Butterflies And Bees Find Nutrition In Crocodile Tears

By Shweta Iyer on May 1, 2014 3:44 PM EDT

crocodile
A Julia butterfly (Dryas iulia) and a solitary bee (Centris sp.) sip tears from the eyes of spectacled caiman (Caiman crocodilus) on Costa Rica's Puerto Viejo River. (Photo: Carlos de la Rosa)

Was the crocodile crying for company? Or did it just want to lure some prey? Whatever the reason, it's tears were put to good use when a pair of insects got a much needed boost of minerals and salts from it. A film showing a butterfly (Dryas iulia) and a bee (Centris sp.) sucking the tears of a spectacled caiman (Caiman crocodilus), basking on the banks of the Río Puerto Viejo in northeastern Costa Rica was captured by a team of students, photographers, and aquatic ecologist Carlos de la Rosa on a pleasant December day in 2013.

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The team was travelling by boat when they saw the caiman indulging the insects for around fifteen minutes, according to a press release Thursday. De la Rosa reported the encounter in a peer-reviewed letter in the May 2014 issue of the Ecological Society of America's journal Frontiers in Ecology and the Environment. "It was one of those natural history moments that you long to see up close," said de la Rosa, the director of the La Selva Biological Station for the Organization for Tropical Field Studies in San Pedro, Costa Rica. "But then the question becomes, what's going on in here? Why are these insects tapping into this resource?" 

Butterflies need salts and minerals for reproduction. Salt is a scarce resource on land and butterflies are often seen hovering around mud puddles where they get their dose of minerals and salts from the soil. When minerals are scarce in the soil, butterflies and other herbivorous animals sometimes gather salt and other rare minerals and proteins from sweat, tears, urine, and even blood.

De la Rosa has seen butterflies and moths flocking around turtles and caimans to drink their tears in the Amazon, since tears contain salt, specifically sodium, which is quite scant in this area.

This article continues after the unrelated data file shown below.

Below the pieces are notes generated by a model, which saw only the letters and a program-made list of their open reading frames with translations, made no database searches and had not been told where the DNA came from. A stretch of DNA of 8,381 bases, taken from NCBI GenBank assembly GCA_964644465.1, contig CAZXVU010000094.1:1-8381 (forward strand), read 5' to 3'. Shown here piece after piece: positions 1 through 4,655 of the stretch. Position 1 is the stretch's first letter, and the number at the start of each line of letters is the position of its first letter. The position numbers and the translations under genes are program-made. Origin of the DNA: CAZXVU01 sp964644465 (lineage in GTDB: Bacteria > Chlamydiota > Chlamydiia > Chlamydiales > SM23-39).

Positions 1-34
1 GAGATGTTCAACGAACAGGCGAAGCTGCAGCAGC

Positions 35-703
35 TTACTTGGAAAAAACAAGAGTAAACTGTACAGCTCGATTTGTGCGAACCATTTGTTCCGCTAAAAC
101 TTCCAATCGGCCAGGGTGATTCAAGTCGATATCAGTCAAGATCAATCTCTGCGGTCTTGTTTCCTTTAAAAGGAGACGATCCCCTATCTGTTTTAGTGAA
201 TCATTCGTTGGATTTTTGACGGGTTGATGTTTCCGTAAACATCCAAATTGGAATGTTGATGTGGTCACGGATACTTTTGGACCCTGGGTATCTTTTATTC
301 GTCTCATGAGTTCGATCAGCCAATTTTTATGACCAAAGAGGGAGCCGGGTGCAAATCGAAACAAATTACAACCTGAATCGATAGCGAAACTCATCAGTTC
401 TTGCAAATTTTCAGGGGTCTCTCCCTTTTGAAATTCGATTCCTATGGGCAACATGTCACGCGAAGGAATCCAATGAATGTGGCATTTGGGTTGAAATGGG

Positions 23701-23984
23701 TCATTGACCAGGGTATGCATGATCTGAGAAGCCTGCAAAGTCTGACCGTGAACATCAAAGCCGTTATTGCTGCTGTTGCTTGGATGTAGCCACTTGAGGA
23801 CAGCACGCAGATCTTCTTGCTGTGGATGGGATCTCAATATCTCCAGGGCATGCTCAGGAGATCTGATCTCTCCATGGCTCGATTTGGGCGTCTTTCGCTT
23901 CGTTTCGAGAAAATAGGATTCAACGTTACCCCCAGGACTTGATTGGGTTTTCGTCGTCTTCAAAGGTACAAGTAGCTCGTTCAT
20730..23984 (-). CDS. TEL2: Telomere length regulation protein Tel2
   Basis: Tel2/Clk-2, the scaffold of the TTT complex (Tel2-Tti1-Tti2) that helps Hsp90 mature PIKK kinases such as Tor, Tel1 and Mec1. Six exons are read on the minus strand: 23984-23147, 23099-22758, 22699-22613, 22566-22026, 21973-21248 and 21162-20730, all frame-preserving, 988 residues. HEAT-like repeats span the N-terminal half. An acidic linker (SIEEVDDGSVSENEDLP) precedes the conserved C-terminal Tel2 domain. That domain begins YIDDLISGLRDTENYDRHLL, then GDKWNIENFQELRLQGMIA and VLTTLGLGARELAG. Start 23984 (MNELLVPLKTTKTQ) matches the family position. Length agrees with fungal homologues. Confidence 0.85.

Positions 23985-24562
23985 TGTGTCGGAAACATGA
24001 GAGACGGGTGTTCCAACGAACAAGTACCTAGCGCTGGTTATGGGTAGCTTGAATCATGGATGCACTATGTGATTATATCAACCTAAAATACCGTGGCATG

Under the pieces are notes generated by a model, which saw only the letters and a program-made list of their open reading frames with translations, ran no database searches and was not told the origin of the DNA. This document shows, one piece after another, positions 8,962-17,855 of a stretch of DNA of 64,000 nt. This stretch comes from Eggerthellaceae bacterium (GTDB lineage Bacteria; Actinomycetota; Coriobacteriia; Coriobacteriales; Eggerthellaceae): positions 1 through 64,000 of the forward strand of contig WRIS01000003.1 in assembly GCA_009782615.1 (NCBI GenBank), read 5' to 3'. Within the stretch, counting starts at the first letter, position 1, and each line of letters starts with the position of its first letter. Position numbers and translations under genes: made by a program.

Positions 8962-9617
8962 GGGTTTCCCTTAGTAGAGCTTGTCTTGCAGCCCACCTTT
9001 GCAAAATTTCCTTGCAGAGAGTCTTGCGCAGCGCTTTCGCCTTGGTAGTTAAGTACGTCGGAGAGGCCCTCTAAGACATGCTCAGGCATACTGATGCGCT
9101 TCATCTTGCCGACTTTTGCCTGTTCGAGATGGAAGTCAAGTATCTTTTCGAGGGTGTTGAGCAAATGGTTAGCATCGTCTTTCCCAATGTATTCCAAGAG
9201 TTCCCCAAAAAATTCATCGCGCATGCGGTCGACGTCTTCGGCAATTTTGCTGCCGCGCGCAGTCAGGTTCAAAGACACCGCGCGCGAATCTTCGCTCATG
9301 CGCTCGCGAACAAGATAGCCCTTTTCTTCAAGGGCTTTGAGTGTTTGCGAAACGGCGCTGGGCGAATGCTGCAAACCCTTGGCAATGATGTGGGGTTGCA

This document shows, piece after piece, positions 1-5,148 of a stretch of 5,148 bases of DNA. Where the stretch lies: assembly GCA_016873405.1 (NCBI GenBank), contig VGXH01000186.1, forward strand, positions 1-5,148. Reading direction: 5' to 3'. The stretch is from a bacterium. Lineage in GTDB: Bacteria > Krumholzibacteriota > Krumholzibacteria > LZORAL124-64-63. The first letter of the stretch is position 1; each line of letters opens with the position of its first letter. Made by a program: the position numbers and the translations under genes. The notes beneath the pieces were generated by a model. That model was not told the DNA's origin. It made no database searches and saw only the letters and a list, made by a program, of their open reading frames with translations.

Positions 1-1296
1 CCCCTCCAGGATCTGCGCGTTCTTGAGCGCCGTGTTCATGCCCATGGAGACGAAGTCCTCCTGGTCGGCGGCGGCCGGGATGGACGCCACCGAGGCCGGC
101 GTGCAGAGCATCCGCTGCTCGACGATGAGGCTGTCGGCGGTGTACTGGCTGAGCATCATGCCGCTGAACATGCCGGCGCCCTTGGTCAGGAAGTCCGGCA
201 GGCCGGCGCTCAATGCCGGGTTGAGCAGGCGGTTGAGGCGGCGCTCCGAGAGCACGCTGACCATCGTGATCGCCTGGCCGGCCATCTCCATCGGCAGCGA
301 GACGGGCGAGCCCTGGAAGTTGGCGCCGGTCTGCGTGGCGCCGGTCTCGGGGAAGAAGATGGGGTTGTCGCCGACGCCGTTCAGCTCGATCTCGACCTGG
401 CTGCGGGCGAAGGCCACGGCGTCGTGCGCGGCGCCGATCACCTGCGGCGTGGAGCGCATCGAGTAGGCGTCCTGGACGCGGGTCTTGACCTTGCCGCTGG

But tear-drinking "lachryphagous" behavior in bees is only a recent observation. De la Rosa remembers solitary incidents of bees drinking tears like the 2012 report of a bee sipping the tears of a yellow-spotted river turtle in Ecuador's Yasuní National Park. But he didn't know how common this behavior was in nature. A little research on the subject proved enlightening.

"I did a Google search for images and I found out that it is quite common! A lot of people have recorded butterflies, and some bees, doing this," said de la Rosa.

He also found a detailed study published in the Journal of the Kansas Entomological Society of bees drinking human tears in Thailand and the well-known October 2012 story "Trails and Tribulations" about the Ecuadorian bee and the river turtle by Olivier Dangles and Jérôme Casas in ESA's Frontiers.

All this research makes De la Rosa feel that the living world still holds many surprises for ecologists. He is a specialist in the biology of non-biting midges, and a natural historian, with his eyes always open to new discoveries. 

He is also the director at La Selva Biological Station situated in the tropical rain forest in northeastern Costa Rica. He says that there are hundreds of species of aquatic insects in La Selva that are still unnamed and undescribed. 

"I have over 450 undescribed species from Costa Rica in my laboratory. If I did nothing for the rest of my life but collaborate with taxonomists and try to describe those, I would never get done," he said.

His job is full of surprises and provides him with unique opportunities to observe the wonders of nature.

"I learned I have to carry a camera with me 24/7, because you never know what you're going to find when you're walking to the office or the dining hall," he said. This proved useful when one day on his way to breakfast he observed a new species of dragonfly that had emerged from its larval form in the small pool of water caught in the cupped leaves of a bromeliad plant. This was most unusual since only one species of dragonflies were not known to live in bromeliads. And de la Rosa discovered the second.

"Those are the kinds of things that, you know, you don't plan for them, you can't plan for them," de la Rosa said. "You just keep your eyes open and have curiosity, and when you see something that doesn't seem to fit, dig.

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